Although it was sad saying goodbye to the beautiful island of Phuket, I had a wonderful time during the first part of my time in Bangkok (I left today for an organized tour but we end up back in Bangkok where I will spend two nights before heading back to the states–so fortunately I still get some time to explore a bit more of Bangkok in the near future!). I flew on Bangkok Airways, an airline that prides themselves on being the boutique airline of Asia, from Phuket to Bangkok. The hour-long flight was wonderful as the plane was only a third full and we were served a full lunch. For short trips in Asia, the cost of airfare is extremely affordable as I paid about $50 for my flight… I’m not quite sure how this airline or other airlines make money but I’m not about to complain about the cheap costs and the free food! I got settled into my hotel on Khao San Road, the well-known travelers road in Bangkok, then spent the afternoon exploring the area around my hotel. After a few hours, I headed back to my hotel to get ready for Siam Niramit, “Thailand’s Must-See Show.” Transportation was provided which was certainly a good thing as we spent about an hour in stand-still traffic during Bangkok’s rush hour. During this hour, I got to experience the madness of driving here in Bangkok. The “rules” are rarely followed as people tend to drive wherever and however they wish. The motobikes don’t help the cause as they are constantly driving on the sidewalks or between cars to try to get to their destinations… oh the drivers here in Southeast Asia! We finally made it to the theater for a night of entertainment. After checking in and getting my ticket, they guided me to the buffet which was on the third floor… however, along the way, I found the elephants… and if you know me at all, you know right where I headed! There were two elephants for visitors to feed, pet, and get photos with. These elephants were extremely well trained and they were the same ones used later in the night for the show! Fortunately, I arrived quite early to the theater so I had plenty of time to spend with the elephants (before most of the other people arrived) and before I had to grab dinner. After about a half-hour of feeding and mostly petting the elephants (and being THAT tourist… which I was completely fine with), I said my goodbyes and headed up for an extravagant buffet with far more options than my stomach could handle. The food was absolutely delicious! Just after I had finished my meal, a parade of drummers came through announcing the pre-show which was going to take place outside… I figured I’d be up for catching it prior to the performance. Well, on the way I was once side-tracked by the beautiful elephants and decided to spend some time with them for awhile instead. They were show-ready as all of their gear was on and they were ready for the performance! I caught the second half of the pre-show, which consisted of dancing and drumming, before the performance began. The theater itself is actually in the Guinness Book of World Records as being the highest stage in the world… pretty cool… and the theater was very pretty! The show was all about the history of Siam, a district of Bangkok. It began with a journey back into history–Siam is home of many diverse cultures so it showed a bit of each of these including the North (The Ancient Kingdom of Lanna), the South (Traders from overseas), the North-East (Khmer Civilization), and the Central Plains (Ayutthaya, the Mighty Capital). Then the show took a turn and focused on the journey beyond imagination which focused on karma, a common belief amongst Thai people that good or bad deeds in this world will result in merit or suffering in the next life. This act depicted the fiery hell, the mystical forest of Himapaan, and the Blissful Heavens. The final act focused on the Journey through Joyous Festivals which combine religious ceremony with colorful and joyful celebration. The show was incredible–the dancing, music, and acting was all wonderful. My favorite part was the live animals, of course! They had goats run across the stage, live chickens, and elephants which all joined the show! After the show, I headed back to my hotel and arrived in perfect time as it was time for the World Cup game which started at 11 pm. I headed to a local bar to watch and I was lucky to catch the game in English! Although the game didn’t turn out as hoped, it was still fun to watch. Then it was off to bed as I had a long day ahead. The next day, I was up bright and early for a full day in Bangkok. First on my agenda was the Palace. The Royal Palace is extremely strict with its dress code which consists of knees and shoulders being covered along with no sandals… this is literally my worst nightmare. So, I dressed in long pants with a t-shirt and shoes and walked to the Royal Palace so I was there when it opened. The fact that I was already hot and sweaty from just the fifteen minute walk from my hotel to the entrance wasn’t a good sign… it was definitely going to be a hot day. Anyways, the Royal Palace is combined with Wat Phra Kaew or the Temple of the Emerald Buddha so one entrance fee covered both attractions. I visited the Royal Palace and Wat Phra Kaew five years ago with People to People and I just remember how gorgeous they were… nothing has changed in a matter of five years! First up was Wat Phra Kaew. Wat Phra Kaew consists of many buildings and temples with the main building housing the emerald Buddha. All of the temples, pagodas and buildings were very detailed and absolutely beautiful with elaborate the colors and design. Wat Phra Kaew is regarded as the most sacred temple in Thailand as it houses the Emerald Buddha. The Emerald Buddha is believed to be originally from India but was acquired by Bangkok in 1782 during the reign of King Rama 1. The statue is 26 inches tall and can only be touched by the Thai King himself during ceremonies that occur three times each year, one time for each season. The Emerald Buddha wears a cloak but there are three different cloaks for the three different seasons: summer, winter, and rainy. Next to Wat Phra Kaew was the Pavilion of Regalia, Royal Decorations, and Coins where we were able to see the other two cloaks along with many of the royal treasures like crowns, coins, swords, gems, and many gifts. After exploring the complex, it was off to the neighboring Royal Palace. The Royal Palace was the main residence for the King, his court and his royal government until 1925. Now, the Royal Palace serves as a second home for the King and is still used for many official events and ceremonies. Some royal offices are still situated inside the Royal Palace as well. The Royal Palace sits on a lot nearly 54 acres in size and is made up of many buildings, halls, pavilions, and shrines set up around lawns, gardens, and courtyards. The buildings were very traditional in Thai style and elegant, of course. I saw where coronations took place and the thrones that were used for the king… they were pretty neat! I also saw the main palace where the king used to live which still has guards outside of it. I walked around the rest of the palace area and as I was leaving, the soldiers came marching through to the beat of a piccolo. I’m not quite sure where they were going as they left the palace grounds but it was neat to see! I was extremely grateful that I got there at a decent time however because as I was leaving, swarms of people were heading into the Palace… I was lucky to miss most of that! By the end of the two hours I spent at the temple and the Royal Palace, I was in need of some air conditioning as I was hot, sweat, and gross… I never been so thankful for air conditioning but after this trip, I will NEVER take air conditioning for granted again! I had about an hour to rest before I was off to the stray office for an afternoon of orientation. I am traveling with Stray for the next two weeks on a tour throughout Thailand and Laos. The day prior to traveling, they offer an orientation for the travelers as a way of getting to know others before the trip and as a way to see a bit of Bangkok. There were six of us, all heading on the trip the following day, that were off to explore the city. We began by heading to the water taxi and went down the river to then catch the sky rail which was extremely nice and far surpassed my expectations (plus there was air conditioning!). It was a great way to see a lot of the city as we traveled from one side to the other. Then we took moto-taxis (motor bike taxis) to a bar that had a flow rider and spent the afternoon there. A few of the people did the flow rider but most of us just hung out and got to know each other. Just like my tour last year, many of the fellow travelers are quite seasoned travelers so it is always fun sharing stories and hearing where everyone has been in the world… it was really good getting to know them and I am quite excited to get to know them all better over the next two weeks. After a few hours, we headed back to the sky rail and then to the river where we caught a water taxi down the river and back to the Khao San area. It was a nice afternoon as we got to see many different neighborhoods of Bangkok from the ritzy, nice hotel area to the shacks along the river. My night was pretty relaxing as it consisted of dinner and repacking. Today, I was up early and headed to the Stray office where I met all of the other travelers–there are 14 of us total that will be traveling together. The other passengers are from Canada, Mexico, Finland, England, Australia, and New Zealand… of course I am once again the only American. We packed up our luggage and headed an hour-and-a-half north to Ayutthaya, a wealthy kingdom that existed from 1351 to 1767 and served as the capital before it moved to Bangkok. During its prime, it is believed that Ayutthaya had a population of 1,000,000 making it one of the largest cities in the world at that time. Ayutthaya was destroyed in 1767 by the Burmese army which burned the city to the ground… this is when the capital was moved to Bangkok. Today, ruins remain in the Ayutthaya region which attracts many of the Bangkok tourists up to this area for a day or so. The city is surrounded by a river so ten of the Stray travelers, myself included, grabbed a boat for a tour around the ancient city. Our first stop was at Wat Phra Sri Sanphet, the former palace of the King from 1351 to 1767. Today, only ruins exist but we were still able to go up into the towers and see many of the headless Buddha statues. Our next stop was to Wat Lokaya Sutha, a massive temple ruin. The temple includes a monastery, a large bell tower, and the highlight which is an enormous reclining Buddha. Our last stop was to Viharn Phra Mongkol Bopit which now houses a massive bronze Buddha. Many Thai individuals consider it to be the most beautiful Buddha figure in Thailand. It was extremely hot so we all enjoyed a bit of breeze while we were on the boat as we got to see the surroundings of Ayutthaya. We currently have a bit of downtime before heading for dinner and then we are off on a night train to Chiang Mai for more adventures!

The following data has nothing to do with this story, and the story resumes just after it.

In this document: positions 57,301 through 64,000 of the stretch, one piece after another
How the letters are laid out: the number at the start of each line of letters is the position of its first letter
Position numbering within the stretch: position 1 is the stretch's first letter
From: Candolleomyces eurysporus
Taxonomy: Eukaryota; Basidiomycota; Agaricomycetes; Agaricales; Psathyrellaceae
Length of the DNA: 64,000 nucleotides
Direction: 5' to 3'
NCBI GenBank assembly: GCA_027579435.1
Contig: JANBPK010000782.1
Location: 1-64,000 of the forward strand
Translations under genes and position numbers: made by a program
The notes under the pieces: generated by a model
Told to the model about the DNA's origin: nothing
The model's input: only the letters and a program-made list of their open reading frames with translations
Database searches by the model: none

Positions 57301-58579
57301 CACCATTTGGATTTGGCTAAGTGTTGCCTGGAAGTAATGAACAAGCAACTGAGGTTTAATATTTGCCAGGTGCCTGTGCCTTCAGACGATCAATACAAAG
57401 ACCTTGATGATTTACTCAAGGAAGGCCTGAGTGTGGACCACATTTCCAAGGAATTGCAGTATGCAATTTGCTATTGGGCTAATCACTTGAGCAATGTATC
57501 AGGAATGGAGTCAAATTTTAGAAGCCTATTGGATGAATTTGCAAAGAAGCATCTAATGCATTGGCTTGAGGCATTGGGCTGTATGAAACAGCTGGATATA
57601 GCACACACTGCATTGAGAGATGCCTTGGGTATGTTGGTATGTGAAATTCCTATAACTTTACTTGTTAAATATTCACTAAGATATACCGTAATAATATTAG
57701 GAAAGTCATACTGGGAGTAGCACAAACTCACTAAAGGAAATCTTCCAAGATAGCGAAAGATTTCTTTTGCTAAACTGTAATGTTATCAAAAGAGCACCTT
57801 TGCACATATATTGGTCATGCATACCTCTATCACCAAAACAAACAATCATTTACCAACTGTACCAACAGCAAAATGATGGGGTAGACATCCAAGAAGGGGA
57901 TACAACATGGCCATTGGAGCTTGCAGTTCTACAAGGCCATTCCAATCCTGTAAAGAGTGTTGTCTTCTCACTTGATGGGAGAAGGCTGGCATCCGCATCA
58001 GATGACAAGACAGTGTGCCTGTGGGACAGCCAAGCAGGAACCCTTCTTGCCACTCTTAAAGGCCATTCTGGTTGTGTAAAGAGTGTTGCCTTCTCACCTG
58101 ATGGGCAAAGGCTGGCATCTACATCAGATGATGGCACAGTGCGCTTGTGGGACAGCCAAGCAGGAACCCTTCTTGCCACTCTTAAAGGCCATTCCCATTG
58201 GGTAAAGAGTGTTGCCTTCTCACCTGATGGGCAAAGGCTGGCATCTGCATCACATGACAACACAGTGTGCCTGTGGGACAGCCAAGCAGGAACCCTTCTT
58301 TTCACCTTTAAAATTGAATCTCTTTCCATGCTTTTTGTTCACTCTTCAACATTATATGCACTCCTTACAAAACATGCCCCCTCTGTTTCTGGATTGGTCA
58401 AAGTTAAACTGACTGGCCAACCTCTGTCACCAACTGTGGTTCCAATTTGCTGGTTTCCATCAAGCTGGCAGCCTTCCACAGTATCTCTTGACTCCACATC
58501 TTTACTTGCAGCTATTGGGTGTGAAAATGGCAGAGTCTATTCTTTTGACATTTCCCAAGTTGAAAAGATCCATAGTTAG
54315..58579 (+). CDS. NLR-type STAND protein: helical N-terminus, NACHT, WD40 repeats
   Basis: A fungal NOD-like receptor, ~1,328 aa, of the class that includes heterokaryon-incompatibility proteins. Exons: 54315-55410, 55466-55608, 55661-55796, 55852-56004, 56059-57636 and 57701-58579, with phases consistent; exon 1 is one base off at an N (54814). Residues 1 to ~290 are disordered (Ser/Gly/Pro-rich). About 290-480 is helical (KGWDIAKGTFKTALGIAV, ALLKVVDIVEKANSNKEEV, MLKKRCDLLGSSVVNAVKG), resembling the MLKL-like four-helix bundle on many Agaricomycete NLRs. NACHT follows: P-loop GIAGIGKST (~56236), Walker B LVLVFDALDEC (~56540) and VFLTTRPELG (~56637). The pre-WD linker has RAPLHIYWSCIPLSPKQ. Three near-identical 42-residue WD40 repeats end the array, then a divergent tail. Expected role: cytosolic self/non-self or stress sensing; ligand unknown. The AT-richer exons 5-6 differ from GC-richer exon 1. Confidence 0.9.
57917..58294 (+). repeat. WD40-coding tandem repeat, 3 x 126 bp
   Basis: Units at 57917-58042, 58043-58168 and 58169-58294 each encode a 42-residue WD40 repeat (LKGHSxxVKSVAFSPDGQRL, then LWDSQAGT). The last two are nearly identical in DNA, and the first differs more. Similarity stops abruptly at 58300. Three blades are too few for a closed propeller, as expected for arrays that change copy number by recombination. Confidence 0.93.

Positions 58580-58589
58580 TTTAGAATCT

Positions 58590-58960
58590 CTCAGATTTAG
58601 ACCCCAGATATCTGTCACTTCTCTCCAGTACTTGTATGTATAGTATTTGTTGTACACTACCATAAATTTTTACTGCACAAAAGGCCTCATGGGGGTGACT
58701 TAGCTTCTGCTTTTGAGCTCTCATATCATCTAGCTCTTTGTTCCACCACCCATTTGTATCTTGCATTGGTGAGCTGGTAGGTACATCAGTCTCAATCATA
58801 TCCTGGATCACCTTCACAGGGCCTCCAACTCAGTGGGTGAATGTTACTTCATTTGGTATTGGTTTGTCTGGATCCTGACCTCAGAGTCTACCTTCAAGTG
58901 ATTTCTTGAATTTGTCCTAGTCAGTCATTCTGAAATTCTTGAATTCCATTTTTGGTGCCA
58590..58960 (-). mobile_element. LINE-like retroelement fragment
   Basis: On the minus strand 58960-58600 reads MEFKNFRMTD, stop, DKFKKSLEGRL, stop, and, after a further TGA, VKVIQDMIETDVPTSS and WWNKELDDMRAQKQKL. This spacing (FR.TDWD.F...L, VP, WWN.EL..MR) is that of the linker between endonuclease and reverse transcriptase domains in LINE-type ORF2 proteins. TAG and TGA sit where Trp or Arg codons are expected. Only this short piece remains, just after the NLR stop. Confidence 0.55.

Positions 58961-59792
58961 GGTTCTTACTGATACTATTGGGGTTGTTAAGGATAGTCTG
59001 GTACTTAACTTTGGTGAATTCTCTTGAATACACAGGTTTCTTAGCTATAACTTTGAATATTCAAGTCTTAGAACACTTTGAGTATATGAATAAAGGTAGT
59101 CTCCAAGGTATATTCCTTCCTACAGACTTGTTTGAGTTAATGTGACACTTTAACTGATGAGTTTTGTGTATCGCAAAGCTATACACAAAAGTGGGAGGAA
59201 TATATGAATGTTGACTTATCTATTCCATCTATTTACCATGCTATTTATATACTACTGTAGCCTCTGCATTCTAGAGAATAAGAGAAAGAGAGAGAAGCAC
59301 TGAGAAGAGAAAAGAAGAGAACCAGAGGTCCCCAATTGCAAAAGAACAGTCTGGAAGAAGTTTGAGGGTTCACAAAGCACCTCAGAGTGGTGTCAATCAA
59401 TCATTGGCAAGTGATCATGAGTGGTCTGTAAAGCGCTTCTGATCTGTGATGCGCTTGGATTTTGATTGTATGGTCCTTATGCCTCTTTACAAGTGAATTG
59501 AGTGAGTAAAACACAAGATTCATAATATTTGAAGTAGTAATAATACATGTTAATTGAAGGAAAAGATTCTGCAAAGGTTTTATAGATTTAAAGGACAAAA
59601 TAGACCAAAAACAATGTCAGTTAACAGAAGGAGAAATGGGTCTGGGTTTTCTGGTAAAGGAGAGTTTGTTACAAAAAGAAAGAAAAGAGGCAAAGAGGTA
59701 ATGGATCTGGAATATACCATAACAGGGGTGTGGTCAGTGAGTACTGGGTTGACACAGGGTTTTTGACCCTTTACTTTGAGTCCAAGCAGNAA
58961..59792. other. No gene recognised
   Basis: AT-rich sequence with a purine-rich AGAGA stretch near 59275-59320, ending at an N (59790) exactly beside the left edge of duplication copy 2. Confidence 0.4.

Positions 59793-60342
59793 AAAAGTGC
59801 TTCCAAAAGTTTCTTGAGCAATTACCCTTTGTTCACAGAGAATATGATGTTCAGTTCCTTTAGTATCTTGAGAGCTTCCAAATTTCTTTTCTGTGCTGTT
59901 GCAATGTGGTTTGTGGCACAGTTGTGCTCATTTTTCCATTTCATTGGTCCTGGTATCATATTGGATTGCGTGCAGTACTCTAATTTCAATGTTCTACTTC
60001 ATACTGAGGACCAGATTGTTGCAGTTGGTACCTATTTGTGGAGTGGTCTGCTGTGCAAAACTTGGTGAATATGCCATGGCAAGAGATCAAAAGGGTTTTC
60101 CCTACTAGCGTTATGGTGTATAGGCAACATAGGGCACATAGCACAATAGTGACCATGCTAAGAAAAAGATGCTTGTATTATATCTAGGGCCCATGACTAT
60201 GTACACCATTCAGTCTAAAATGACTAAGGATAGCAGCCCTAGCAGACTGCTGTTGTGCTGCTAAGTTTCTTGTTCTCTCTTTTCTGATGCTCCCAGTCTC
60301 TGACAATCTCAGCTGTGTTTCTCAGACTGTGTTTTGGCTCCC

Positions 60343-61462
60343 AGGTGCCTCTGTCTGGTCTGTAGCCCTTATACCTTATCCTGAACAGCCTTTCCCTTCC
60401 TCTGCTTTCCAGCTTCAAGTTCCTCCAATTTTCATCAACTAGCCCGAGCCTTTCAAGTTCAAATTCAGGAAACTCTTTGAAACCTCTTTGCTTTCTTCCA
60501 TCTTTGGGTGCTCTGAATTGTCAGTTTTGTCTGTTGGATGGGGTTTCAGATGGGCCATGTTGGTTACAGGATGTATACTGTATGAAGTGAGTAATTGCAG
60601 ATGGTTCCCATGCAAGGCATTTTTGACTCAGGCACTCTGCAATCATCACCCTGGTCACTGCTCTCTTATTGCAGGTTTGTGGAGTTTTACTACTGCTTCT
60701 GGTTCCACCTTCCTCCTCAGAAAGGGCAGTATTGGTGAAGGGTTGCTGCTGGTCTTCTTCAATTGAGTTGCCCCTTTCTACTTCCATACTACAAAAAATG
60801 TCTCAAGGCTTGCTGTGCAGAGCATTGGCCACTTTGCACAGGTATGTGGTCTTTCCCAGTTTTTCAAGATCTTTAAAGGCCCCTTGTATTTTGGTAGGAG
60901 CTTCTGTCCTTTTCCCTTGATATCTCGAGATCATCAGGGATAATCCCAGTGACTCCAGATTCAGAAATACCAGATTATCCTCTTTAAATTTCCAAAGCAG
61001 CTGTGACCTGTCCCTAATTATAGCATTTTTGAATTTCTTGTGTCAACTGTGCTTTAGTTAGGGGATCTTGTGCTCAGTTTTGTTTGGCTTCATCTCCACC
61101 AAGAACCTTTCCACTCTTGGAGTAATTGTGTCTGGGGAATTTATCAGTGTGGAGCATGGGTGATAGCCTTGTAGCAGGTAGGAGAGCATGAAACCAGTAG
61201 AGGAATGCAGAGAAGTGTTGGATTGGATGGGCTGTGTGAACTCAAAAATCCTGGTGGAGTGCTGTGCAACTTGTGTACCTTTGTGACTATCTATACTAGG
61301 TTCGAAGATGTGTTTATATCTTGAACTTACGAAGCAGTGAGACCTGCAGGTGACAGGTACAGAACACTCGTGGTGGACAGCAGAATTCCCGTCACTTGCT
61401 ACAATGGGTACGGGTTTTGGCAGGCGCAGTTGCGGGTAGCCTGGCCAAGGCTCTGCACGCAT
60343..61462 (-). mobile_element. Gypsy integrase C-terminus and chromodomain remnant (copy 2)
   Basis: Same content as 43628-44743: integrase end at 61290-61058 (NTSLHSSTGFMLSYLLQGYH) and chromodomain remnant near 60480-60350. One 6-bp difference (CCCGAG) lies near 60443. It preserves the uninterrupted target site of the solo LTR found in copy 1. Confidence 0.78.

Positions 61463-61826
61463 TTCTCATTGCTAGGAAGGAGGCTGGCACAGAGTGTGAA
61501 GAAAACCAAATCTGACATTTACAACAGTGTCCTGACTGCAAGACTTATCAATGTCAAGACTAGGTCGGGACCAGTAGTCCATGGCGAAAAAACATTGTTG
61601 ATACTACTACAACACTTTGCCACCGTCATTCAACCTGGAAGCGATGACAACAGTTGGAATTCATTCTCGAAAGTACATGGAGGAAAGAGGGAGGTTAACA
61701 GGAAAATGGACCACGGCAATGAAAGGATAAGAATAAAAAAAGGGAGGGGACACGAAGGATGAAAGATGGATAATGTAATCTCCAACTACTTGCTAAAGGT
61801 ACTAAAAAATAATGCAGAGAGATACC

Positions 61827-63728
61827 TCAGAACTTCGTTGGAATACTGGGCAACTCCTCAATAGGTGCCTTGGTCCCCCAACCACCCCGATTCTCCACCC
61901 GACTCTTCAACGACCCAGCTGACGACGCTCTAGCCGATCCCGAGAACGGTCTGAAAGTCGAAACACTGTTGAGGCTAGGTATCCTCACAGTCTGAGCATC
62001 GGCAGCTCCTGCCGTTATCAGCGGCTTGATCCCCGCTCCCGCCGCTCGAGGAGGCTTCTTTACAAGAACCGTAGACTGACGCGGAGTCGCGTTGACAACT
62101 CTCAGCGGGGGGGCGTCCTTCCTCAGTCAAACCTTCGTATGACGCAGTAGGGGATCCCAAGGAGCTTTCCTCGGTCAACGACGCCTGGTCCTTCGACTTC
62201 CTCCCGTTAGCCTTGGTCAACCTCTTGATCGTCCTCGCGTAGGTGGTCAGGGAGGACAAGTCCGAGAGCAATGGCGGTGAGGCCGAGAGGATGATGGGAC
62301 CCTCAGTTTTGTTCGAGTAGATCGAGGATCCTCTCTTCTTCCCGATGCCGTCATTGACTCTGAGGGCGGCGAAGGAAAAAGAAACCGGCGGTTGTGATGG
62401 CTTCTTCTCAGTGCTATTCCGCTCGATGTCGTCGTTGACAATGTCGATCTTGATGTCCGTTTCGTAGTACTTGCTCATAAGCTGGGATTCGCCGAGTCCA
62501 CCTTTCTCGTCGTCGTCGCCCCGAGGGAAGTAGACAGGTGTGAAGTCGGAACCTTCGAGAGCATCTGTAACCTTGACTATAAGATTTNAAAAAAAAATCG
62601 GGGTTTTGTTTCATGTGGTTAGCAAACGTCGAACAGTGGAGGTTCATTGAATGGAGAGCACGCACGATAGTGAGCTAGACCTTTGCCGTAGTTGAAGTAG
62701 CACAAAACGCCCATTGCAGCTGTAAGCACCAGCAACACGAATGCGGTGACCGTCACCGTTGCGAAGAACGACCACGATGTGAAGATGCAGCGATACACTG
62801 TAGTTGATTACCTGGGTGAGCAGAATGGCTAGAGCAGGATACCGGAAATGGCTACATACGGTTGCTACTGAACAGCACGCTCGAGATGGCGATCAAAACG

Unfortunately my time is winding down but you can be assured that I’ll be making the most of it!